If you are trying to pack on the pounds on young rabbits, you may need to consider using baby bunny pellets. This is a specially formulated feed designed only for baby rabbits. It is high in protein and calories to support the rapid growth of developing rabbits.
Some people use these pellets with adult rabbits to help them gain weight faster. You can mix these high-calorie pellets into regular feed. That’s fine, but keep in mind that it can lead to rapid weight gain which can be problematic, leading to some of the symptoms I mentioned above.
Otherwise, any of the options below will help your rabbits gain weight quickly, but healthily. Change your rabbit’s diet gradually, rather than changing things overnight (this is especially important if you are making major changes).
Otherwise, you may find your rabbits suffering from digestive distress and other problems as a result of the change.
3. What to feed rabbits to gain weight fast?
Here are some foods you can feed your rabbits in addition to their regular diet of pellets. These foods will help them reap the benefits at an appropriate rate for their breed and age.
Timothy hay should always be given to your rabbits. However, you can add some extra calories by adding some alfalfa hay as well. Mixed with timothy hay, alfalfa hay is highly flavorful and will help your rabbit get up to speed. It is high in protein and many other nutrients that your rabbits need.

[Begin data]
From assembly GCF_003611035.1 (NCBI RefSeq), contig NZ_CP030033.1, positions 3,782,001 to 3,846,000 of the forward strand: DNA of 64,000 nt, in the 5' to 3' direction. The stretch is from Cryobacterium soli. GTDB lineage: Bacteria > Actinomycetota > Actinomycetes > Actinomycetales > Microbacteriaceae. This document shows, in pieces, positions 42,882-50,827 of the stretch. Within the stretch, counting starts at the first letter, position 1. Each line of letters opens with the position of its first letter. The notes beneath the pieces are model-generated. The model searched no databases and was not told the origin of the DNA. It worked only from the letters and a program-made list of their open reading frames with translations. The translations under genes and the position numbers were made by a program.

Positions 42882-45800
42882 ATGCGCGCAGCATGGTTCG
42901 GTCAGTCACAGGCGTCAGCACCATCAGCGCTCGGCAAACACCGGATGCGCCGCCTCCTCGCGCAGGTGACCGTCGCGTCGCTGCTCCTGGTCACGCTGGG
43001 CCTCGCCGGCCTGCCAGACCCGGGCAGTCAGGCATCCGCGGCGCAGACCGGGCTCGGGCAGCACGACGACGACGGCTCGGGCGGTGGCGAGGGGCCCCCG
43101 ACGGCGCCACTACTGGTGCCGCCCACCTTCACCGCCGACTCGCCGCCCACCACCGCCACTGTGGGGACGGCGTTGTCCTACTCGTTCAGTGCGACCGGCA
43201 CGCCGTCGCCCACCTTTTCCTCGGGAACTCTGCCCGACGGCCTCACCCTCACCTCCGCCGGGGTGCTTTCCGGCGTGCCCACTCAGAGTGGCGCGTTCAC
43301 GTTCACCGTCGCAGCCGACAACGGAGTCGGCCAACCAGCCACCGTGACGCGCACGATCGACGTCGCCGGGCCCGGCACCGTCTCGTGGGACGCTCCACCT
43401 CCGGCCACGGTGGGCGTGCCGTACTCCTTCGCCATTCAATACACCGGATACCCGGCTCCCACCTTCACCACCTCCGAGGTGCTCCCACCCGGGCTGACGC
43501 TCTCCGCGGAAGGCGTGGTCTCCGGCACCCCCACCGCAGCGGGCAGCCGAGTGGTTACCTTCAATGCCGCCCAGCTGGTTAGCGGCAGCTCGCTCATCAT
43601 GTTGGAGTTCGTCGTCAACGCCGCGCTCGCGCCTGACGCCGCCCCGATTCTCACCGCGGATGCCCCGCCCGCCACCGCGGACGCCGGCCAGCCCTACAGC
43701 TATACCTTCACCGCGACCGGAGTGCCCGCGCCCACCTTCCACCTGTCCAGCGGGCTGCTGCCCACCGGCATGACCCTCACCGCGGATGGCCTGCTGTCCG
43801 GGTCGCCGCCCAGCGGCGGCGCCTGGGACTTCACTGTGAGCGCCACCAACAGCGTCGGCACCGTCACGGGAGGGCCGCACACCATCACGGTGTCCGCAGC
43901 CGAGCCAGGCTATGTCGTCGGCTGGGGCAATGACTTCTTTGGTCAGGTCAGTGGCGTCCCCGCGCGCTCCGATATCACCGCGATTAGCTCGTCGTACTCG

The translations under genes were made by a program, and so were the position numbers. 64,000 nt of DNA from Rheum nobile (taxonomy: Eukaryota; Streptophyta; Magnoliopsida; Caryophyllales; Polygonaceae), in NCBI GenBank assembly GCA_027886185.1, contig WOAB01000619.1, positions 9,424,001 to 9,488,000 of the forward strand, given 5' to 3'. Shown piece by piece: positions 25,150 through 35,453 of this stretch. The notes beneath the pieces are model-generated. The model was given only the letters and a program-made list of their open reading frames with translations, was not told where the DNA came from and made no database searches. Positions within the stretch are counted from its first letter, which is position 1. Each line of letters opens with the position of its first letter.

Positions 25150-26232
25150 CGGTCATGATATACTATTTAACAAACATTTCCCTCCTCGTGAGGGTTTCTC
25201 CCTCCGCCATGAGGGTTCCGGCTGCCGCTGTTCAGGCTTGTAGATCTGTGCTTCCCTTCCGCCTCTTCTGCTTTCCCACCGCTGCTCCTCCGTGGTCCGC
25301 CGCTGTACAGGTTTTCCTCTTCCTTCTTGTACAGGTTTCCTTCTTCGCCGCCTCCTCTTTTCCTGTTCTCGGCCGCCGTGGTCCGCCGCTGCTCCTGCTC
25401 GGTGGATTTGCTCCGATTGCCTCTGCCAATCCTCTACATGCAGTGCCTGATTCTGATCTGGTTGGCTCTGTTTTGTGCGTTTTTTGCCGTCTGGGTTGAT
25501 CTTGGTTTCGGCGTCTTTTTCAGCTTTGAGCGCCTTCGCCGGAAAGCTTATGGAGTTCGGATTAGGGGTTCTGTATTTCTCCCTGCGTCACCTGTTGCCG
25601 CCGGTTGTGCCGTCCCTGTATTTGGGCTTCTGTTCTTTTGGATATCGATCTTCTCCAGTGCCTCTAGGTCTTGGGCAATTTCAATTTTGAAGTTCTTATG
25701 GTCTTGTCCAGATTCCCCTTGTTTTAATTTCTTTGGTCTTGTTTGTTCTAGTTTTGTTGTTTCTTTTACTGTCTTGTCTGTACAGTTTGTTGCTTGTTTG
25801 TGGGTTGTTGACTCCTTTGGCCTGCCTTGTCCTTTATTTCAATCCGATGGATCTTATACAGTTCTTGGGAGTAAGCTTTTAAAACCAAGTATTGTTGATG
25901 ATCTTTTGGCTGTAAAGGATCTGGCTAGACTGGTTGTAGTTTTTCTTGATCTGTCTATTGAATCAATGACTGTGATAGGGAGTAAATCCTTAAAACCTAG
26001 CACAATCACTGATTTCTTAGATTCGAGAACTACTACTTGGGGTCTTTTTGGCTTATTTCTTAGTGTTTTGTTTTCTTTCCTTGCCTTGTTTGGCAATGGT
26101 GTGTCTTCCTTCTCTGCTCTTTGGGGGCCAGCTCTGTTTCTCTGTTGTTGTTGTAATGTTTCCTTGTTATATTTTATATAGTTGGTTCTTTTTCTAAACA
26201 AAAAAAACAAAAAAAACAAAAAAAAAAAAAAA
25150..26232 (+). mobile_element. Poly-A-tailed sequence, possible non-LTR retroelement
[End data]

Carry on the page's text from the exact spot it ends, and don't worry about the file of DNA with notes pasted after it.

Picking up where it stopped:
Some even recommend sprinkling your grass with apple juice. Again, it will help to add some calories and tempt them to eat them.
Oat grass is another good option. It is absolutely unique to rabbits and contains lots of fiber and protein.
Fruit is rich in calories and nutrients. It is a good idea to feed your rabbits lots of fresh vegetables and fruits. However, if your rabbits are not gaining enough weight, you may need to back off leafy greens and add more fresh fruit instead.
A good option to consider is banana baby food. Bananas are full of calories and too fat for rabbits. If your rabbit is overweight, bananas really should be avoided.
However, adding just a tablespoon or two of bananas (banana baby food works well because it’s already mashed) to your rabbit’s pellets can help entice them to eat. Just don’t feed too much, as bananas have a constipating effect.
Apples work well too. These foods are high in carbohydrates and calories. Plus, the additional vitamins and minerals found in apples can help boost the immune system.
3. Rolled Oats